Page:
Black Widow Spider: A Homeowners Guide
Ah, the dreaded black widow spider, infamously known from the popular belief that the female eats the male after mating. What may shock you is, that is a phenomenon that rarely happens in nature!
Black widow spiders are usually black in color and are most recognized for the red hourglass shape on the underside of their abdomen (occasionally, the females are brownish-black). They are approximately 3 to 10 mm long, and the females are larger than the males. Being that they are arachnids, they have eight legs. Young black widow spiders are primarily orange and white but acquire more black color as they mature.
Although deaths from black widows are rare, their venom is approximately 15 times stronger than a rattlesnake’s! Male black widow spiders rarely bite, but the females may bite in defense (especially after laying eggs). Their bites can cause a victim to have a high fever, increased blood pressure, sweating, difficulty breathing, and nausea. Pain is usually almost immediate and reaches its maximum in 1-3 hours. The worse part is that the pain may continue for one to three days after the bite!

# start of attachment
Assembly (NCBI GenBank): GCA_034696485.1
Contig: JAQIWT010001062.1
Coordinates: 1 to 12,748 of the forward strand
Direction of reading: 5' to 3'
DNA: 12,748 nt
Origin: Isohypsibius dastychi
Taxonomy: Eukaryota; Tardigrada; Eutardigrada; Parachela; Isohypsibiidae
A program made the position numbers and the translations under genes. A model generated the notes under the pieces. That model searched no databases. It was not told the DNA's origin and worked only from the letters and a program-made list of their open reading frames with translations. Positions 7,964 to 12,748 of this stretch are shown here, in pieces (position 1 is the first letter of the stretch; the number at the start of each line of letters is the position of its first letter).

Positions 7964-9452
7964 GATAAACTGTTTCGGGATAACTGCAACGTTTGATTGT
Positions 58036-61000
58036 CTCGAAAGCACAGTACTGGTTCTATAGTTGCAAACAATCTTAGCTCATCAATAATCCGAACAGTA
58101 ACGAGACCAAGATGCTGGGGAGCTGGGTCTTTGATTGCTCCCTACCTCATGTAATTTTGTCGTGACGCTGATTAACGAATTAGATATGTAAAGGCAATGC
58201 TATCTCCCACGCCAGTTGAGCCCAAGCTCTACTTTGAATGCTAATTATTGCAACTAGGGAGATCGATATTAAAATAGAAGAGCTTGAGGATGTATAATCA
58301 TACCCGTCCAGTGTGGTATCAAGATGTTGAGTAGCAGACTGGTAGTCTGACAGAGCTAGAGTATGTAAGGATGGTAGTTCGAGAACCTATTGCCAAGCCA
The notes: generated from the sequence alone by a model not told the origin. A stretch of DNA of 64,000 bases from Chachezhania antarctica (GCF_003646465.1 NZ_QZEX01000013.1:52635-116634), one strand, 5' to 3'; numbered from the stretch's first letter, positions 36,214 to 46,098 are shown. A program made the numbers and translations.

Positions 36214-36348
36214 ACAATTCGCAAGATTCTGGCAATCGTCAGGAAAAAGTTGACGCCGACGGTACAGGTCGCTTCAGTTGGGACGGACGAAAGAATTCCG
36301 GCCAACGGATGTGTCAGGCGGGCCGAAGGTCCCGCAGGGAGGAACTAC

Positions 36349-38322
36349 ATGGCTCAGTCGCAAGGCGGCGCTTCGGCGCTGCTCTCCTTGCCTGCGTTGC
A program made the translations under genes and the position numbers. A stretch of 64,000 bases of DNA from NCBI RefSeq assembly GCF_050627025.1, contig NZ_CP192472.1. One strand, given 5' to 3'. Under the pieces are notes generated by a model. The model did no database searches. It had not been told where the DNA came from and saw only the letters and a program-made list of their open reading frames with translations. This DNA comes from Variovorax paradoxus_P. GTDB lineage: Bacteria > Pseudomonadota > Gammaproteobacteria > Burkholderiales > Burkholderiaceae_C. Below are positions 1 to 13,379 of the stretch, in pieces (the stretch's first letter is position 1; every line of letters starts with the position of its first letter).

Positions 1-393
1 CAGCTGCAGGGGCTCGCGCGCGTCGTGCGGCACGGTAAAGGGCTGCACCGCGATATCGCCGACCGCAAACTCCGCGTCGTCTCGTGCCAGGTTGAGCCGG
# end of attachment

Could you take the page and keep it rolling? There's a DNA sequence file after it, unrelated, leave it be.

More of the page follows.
They are primarily active when the temperature is 70 degrees or higher, however, with the right conditions, they can survive in lower temperatures. Their diet consists of arthropods, such as ants, cockroaches, scorpions, and beetles. They favor dry, dark locations to spin their webs, and when outdoors, they reside under stones, decks, firewood piles, and hollow tree stumps. They prefer cluttered areas that offer more harborage for their prey.
Their eggs sacs can be recognized for their grey and spherical appearance, and are generally around 9.5 mm in diameter with a conspicuous notch on the top. Each egg sac contains an average of 255 cream or yellow-colored eggs, and each female is usually in possession of 10 egg sacs.